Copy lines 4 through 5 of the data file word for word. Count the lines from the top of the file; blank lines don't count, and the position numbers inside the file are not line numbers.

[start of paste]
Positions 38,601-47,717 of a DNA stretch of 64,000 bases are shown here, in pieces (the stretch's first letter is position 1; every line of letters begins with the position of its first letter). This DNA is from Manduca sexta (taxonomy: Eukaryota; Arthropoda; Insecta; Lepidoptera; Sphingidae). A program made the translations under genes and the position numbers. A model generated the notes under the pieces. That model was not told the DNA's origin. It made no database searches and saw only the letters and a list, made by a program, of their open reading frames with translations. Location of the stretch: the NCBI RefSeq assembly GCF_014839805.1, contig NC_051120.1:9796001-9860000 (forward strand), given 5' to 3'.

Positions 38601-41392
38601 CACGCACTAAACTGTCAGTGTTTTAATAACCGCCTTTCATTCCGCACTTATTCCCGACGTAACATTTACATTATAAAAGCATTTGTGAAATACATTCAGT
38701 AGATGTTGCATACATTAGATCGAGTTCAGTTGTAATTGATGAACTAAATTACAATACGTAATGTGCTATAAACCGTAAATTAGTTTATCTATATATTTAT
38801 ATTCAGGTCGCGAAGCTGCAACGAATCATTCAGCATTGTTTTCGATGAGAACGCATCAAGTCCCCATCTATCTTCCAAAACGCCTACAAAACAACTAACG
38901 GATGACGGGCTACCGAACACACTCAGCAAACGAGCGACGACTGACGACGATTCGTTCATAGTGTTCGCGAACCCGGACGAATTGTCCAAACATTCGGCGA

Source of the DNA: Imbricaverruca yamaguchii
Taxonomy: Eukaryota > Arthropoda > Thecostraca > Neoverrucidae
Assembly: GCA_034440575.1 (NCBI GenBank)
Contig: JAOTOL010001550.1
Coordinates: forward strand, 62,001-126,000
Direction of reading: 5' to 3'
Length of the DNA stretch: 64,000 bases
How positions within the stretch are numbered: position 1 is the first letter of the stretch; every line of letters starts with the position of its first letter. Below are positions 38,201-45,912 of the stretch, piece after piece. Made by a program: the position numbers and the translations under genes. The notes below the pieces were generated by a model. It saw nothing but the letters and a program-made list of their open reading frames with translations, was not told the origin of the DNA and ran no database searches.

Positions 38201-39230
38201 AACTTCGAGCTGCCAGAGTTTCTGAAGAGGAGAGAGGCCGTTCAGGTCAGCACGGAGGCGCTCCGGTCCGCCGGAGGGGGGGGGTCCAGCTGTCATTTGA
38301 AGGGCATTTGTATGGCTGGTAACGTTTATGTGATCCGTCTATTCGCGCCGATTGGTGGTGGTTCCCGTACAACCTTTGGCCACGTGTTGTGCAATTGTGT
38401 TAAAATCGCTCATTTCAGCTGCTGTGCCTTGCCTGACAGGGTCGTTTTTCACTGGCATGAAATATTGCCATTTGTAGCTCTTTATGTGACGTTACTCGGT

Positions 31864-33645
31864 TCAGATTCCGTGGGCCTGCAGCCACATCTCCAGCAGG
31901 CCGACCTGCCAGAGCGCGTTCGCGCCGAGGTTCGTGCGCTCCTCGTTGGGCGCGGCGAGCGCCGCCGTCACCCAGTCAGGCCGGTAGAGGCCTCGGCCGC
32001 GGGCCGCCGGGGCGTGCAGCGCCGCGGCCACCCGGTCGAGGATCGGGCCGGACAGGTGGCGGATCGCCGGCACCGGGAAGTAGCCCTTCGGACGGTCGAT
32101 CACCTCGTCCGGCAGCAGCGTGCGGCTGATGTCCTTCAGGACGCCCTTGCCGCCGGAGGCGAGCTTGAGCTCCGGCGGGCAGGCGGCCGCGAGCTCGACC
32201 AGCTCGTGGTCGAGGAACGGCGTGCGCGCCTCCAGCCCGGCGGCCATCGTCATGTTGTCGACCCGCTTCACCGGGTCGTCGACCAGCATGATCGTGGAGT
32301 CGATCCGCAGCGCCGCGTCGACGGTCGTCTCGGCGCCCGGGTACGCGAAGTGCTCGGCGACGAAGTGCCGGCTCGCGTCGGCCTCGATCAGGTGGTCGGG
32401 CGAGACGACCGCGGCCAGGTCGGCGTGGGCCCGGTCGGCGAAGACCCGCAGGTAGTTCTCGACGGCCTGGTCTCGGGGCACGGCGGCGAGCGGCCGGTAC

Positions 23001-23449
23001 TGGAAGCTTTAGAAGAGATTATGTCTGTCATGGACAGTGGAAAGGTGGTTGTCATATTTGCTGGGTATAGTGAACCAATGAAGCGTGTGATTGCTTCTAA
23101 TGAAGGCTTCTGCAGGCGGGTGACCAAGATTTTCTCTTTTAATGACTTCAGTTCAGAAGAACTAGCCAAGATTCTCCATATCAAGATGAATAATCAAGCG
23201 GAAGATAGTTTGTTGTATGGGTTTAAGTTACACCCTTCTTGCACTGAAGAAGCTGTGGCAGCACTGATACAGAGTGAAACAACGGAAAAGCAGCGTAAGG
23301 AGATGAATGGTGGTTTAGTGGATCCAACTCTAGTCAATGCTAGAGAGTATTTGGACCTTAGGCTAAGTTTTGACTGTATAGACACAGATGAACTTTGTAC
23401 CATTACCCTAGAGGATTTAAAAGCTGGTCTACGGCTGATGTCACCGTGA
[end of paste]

38701 AGATGTTGCATACATTAGATCGAGTTCAGTTGTAATTGATGAACTAAATTACAATACGTAATGTGCTATAAACCGTAAATTAGTTTATCTATATATTTAT
38801 ATTCAGGTCGCGAAGCTGCAACGAATCATTCAGCATTGTTTTCGATGAGAACGCATCAAGTCCCCATCTATCTTCCAAAACGCCTACAAAACAACTAACG